There are plenty of ways of describing the head of the current administration, but that works for me – besmirched of name, laden with iniquity and fools are easily lured to follow him. And Torah tells us not to tolerate someone like that in our midst. Granted, the text identifies this as a capital offense, for which the sorcer/ess must be put to death. I am not advocating that at all. But I do believe the Torah is telling us to pay attention to those in our society that promise magical endings to problems we face, that with the wave of a hand, all our troubles will cease, if only we put our faith in him. It’s too easy to be swayed and fooled by promises like that, lies that are told, and Torah is telling us to stay ever vigilant against those that come forward in that vein.

We would do well to study Mishpatim as deeply as we study Yitro, when the Ten Commandments are given. Those broad-brush guidelines for how to live a just and righteous life are great, but the nitty-gritty, what-if situations of Mishpatim are of greater value…indeed, they present the Jewish values that weave through our lives: Human dignity and respect, how to treat the vulnerable of our society, how we treat the land we depend upon for our sustenance, and even the animals in our keeping.

I will not tolerate this sorcerer in our midst. Ever vigilant, always resisting.

 

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Vay’chi: A time of oaths

“Place your hand under my thigh and swear to me”  (Genesis 47:29) This language reminds us immediately of  another scene in Genesis, when Abraham made his servant Eliezer swear an oath to him in the same manner. That time is was for getting Abraham’s son a wife from the “old country”, not from among the Canaanites. Eliezer did so, and that’s the story of how Isaac married Rebecca. What ensued from that oath was a lot of deception – Rebecca favored Jacob, Isaac favored Esau, Jacob stole his brother’s birthright, and the father’s blessing at his deathbed.

We are at the deathbed of our last family patriarch, Jacob. This is the end of Genesis, and from here on out, in the books of Exodus, Leviticus, Numbers, and Deuteronomy, we no longer tell the story of a family, a tribe. We tell the story of a nation. The Abraham, Isaac, Jacob saga ends here.

What is Jacob asking for in this scene? What is so important that he must have the solemnity of having a hand placed under his thigh? Jacob doesn’t want to be buried in Egypt. He wants to be buried in Canaan, and  his son Joseph makes that promise to his father.

In the early part of the story, Abraham is concerned with the family line, “preferring family ties over those with the natives of the land…” (The Torah: A Women’s Commentary p 116). But by the end of Genesis, the tribal ties don’t so much give way but take on a different role. Jacob wants to be buried back where so much of the family history took place, where his father and grandfather were buried. There were no Israelites back there. The nation had moved to Egypt, Joseph was comfortably ensconced in the culture, and the people were settled in the land.

Maybe Jacob knew what was coming, that a ruler would arise in Egypt who wouldn’t know Joseph. Maybe he knew that the people were going to need to be reminded where they were from. The story of Joseph being reunited with his family was sure to have spread across the community. They would also have known about Joseph traveling back to Canaan with his father’s body, to be buried in the family tomb.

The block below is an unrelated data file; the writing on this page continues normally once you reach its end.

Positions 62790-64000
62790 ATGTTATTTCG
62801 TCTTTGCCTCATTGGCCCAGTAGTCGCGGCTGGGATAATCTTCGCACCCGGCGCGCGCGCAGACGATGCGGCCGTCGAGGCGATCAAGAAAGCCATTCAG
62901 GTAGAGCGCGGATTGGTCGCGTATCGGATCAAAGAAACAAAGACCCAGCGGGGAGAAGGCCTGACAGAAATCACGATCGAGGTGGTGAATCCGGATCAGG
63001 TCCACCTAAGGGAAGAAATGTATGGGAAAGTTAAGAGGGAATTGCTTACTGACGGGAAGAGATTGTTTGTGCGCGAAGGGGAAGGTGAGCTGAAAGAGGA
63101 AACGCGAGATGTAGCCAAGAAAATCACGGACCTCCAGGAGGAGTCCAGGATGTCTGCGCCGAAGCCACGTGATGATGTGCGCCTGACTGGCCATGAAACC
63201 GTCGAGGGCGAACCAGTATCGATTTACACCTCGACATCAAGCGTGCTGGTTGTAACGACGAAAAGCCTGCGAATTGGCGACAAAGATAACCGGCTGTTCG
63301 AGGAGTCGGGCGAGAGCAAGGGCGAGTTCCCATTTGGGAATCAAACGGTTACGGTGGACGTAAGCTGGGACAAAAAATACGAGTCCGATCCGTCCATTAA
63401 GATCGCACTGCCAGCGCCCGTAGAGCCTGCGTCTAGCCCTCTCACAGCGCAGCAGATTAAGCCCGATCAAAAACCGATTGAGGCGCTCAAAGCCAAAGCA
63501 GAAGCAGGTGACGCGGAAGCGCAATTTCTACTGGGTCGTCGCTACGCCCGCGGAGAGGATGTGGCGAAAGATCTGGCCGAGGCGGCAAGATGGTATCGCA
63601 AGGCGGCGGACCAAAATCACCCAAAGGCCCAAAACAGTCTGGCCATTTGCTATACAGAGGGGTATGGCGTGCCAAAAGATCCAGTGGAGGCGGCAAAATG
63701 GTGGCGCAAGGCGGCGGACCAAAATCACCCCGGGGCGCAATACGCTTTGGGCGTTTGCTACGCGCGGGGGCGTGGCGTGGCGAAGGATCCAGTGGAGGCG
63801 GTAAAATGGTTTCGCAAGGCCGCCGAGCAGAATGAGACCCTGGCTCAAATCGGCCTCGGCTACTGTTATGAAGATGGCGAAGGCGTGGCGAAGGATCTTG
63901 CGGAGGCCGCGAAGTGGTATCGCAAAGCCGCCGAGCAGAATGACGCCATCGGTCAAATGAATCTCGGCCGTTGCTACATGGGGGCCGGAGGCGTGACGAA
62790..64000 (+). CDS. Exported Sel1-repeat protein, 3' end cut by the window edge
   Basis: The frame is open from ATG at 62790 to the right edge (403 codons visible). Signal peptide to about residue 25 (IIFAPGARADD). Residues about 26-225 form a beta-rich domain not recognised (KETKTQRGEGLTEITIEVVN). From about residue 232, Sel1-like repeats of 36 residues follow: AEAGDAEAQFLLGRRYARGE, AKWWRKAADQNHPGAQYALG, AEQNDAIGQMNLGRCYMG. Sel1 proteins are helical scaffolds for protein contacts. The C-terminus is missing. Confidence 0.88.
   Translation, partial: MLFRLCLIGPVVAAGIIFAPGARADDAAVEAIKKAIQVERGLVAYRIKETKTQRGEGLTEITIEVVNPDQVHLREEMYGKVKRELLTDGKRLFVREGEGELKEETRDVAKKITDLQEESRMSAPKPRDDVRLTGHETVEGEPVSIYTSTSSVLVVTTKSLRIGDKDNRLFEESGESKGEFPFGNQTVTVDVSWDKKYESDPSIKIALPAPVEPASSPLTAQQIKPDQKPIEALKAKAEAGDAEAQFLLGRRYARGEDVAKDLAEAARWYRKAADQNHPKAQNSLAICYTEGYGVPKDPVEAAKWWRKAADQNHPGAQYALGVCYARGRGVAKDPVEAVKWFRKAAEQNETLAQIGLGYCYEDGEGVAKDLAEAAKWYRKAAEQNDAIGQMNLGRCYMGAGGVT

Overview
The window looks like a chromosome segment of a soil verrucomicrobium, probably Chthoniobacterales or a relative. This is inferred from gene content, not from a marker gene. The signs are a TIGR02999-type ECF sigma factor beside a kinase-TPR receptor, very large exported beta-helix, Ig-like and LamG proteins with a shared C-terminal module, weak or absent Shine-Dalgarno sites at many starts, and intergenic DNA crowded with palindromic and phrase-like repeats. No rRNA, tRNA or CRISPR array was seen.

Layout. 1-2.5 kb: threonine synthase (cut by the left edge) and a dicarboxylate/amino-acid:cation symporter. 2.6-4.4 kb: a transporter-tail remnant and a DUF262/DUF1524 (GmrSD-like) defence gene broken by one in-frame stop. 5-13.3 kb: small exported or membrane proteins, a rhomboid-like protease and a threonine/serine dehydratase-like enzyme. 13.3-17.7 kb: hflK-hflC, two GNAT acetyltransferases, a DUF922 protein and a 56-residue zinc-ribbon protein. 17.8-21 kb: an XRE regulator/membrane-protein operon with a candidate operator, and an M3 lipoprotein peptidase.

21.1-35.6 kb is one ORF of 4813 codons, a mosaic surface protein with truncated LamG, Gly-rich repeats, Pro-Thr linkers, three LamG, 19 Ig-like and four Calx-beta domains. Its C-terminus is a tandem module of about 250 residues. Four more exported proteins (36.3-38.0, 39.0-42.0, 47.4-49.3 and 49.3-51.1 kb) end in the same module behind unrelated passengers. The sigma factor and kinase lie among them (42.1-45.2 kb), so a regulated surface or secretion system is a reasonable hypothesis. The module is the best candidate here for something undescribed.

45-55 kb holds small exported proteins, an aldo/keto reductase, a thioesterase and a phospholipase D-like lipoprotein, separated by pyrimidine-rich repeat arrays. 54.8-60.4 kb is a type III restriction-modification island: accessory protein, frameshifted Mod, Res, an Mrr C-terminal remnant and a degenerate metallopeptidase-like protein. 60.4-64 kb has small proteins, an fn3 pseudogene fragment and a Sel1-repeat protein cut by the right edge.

Language is precise in the Torah. Words matter a great deal, and similar words matter where they occur in different settings. Perhaps this oath scene was a precursor to Moses leading the people out, preparing them for the message Moses was bringing them: not just they were to leave Egypt, but to go to a particular place where both history lived and the future waited.

 

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Vayigash: Neck and neck

joseph weeping on benjamin neckDoes reconciling always mean total forgiveness? Can we reconcile with someone whom we don’t fully forgive? There are several instances of reconciliation in Bereshit, Genesis. One was when Jacob and Esau reconciled in Chapter 33:4  “And Esau ran toward him [Jacob] and embraced him, and he fell on his neck and kissed him.” They hadn’t seen each other in twenty years, and when last together,Esau was out to kill his brother for having deceived him and stolen his birthright the eldest son’s blessing.

In this week’s parasha, Vayigash, Joseph and his brothers meet after twenty years, and they reconcile too. There are two verses that describe this reconciliation, and what’s different between them says a lot.

Jacob has just revealed that he is the long-lost brother that they had, at first, thrown in a pit to die and only later, were convinced by eldest brother Reuben to sell Jacob into slavery. It’s a very emotional scene. Jacob had told the brothers they could go home with all the food they needed, but had to leave Benjamin, his only full brother, with him. Judah makes a heartfelt plea that doing so would kill their father (Jacob) if they came home without Benjamin, that their father was still mourning the loss of his son Joseph. Finally, Joseph can’t bear it any more, and he tells his brothers who he is. They don’t believe him, “His brothers were unable to answer him – they recoiled in fear of him,” (Gen 45:3)